I've always had a certain level of respect for Kekal. Their first album Beyond the Glimpse of Dreams has always been my favorite of their releases. From there on, the band started to go down the road of experimenting with all kinds of different vocal styles, musical styles, and sounds....all the while retaining that familar feel that told you that it was still Kekal. The Painful Experience garnered the band a larger fanbase due to much better production and what seemed to be a larger push into the general marketplace. An appearance on a Cradle of Filth tribute didn't hurt things either. Still, they were one of those bands that were good for what they did, but nothing that really blew me away. Yeah, I considered them a very talented band, but the experimenting got on my nerves somewhat. Especially those mega-annoying high pitched vocals on The Painful Experience and their split with Slechtvalk.
Enter 1000 Thoughts of Violence. Ummm...yeah....this stuff is like...really, really good! Gone are the annoying high vocals. That alone brings tears of joy to my eyes. But what's more is that this band has really matured as a whole. This album experiments more than any of their other material, but somehow this is their most cohesive and consistent album yet. I'm very impressed, and I can finally say that Kekal has topped their Beyond the Glimpse of Dreams album. This Indonesian duo has put together a finely crafted slab of extreme metal that while being rooted in black metal, can really be called experimental, progressive, technical, extreme metal.
The band opens the album with "Subsession/Once Again it Failed". What an incredible first song! The band said that this is their most extreme and violent album yet. Well, it's not that way 100% of the time, but when it gets extreme...man is it violent and extreme! The crushing riffs are just freakin' brutal! And the vocals are better here than the band has ever done. There are some clean vocals mixed in (some of which could be better executed), but the extreme vocals (that are comprised of mostly black, but some death) are absolutely killer! The band then moves on to "Vox Diaboli" on the second track and this is a scorcher to say the least.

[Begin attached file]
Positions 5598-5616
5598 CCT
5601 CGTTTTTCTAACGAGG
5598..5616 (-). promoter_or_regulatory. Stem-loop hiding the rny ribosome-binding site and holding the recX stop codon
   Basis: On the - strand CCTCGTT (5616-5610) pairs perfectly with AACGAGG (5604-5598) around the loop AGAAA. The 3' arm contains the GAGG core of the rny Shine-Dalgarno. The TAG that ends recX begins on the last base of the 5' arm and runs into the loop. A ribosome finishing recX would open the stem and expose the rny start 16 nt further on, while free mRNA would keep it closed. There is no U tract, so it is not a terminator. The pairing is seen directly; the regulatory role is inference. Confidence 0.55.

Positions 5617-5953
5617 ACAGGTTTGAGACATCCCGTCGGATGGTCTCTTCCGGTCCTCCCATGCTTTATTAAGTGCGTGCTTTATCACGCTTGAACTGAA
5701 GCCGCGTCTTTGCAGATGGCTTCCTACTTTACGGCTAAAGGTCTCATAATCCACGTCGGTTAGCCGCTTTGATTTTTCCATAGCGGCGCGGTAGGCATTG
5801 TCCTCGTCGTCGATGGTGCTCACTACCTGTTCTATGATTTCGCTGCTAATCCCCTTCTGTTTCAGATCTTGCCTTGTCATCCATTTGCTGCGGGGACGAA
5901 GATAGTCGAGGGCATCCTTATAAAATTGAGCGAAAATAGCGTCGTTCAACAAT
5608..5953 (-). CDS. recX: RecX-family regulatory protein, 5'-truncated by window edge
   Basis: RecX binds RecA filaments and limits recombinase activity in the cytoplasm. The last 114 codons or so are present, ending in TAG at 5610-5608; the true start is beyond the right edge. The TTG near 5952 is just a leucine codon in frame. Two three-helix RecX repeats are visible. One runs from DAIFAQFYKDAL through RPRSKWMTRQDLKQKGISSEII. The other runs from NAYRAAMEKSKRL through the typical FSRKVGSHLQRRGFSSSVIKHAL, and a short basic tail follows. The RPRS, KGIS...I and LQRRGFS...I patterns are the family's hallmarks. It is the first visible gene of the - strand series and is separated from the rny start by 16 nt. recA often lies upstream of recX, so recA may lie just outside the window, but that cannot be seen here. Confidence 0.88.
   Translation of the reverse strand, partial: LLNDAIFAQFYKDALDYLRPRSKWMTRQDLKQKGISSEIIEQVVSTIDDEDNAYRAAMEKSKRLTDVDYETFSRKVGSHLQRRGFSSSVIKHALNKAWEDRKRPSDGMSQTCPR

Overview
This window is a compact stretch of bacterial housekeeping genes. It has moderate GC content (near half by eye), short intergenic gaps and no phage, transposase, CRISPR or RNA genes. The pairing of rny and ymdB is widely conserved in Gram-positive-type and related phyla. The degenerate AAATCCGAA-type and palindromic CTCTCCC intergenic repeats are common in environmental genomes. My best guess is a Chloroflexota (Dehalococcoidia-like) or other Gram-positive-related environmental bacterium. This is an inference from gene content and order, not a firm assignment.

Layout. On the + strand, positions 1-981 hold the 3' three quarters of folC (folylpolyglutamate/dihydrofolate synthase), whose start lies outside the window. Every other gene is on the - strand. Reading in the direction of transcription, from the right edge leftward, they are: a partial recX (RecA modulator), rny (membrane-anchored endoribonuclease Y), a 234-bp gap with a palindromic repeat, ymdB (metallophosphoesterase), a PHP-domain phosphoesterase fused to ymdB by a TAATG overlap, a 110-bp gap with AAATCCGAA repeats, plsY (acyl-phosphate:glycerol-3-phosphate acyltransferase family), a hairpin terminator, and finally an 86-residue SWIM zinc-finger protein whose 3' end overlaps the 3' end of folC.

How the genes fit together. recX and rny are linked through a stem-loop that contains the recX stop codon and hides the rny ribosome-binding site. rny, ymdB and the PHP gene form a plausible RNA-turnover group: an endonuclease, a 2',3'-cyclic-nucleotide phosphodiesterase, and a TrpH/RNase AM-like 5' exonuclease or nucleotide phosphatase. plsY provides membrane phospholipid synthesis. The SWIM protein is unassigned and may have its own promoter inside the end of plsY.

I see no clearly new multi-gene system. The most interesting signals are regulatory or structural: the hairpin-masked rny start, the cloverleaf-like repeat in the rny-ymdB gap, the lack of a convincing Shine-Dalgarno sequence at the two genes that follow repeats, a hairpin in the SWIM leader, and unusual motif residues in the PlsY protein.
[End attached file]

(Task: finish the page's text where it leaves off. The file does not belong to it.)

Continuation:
The band delves quite frequently into some mellower material, but they always come raging back with intensity. Take the song "Violent Society" for instance...the song is just ripping your ears to shreds when all of the sudden the band breaks into some Indonesian hip-hop...or something like that. I kid you not...there is some guy going "yo, yo!" in the background. I was busting up laughing when I first heard it. Then after almost dragging it on too long, they come roaring back with extreme metal to end the song.
The only thing that I really didn't like here was the female vocals on "Beyond Numerical Reasons". Just like the female vocals on Beyond the Glimpse of Dreams, they don't work. Sorry, but that Asian accent just sounds too weird in extreme music. The rest of this 12 minute long closing song is terrific though.
The lyrics are still gonna take some time to digest. Some of them are on the surface, but some of them go deeper. Production is excellent and packaging is nicely done. The band is still without a complete human drummer, but as with past albums, they do such a fine job with this that most times you don't even notice.
Kekal has definitely taken a huge step forward with 1000 Thoughts of Violence. Experimenting and doing something original doesn't always = good. However, Kekal has found just that right mix of experimenting and originality to go along with their base sound that my respect level has greatly increased for this band. This album will take patience to get into, but is worth the effort. Yet another great release for Fear Dark Records. (Review by Matt)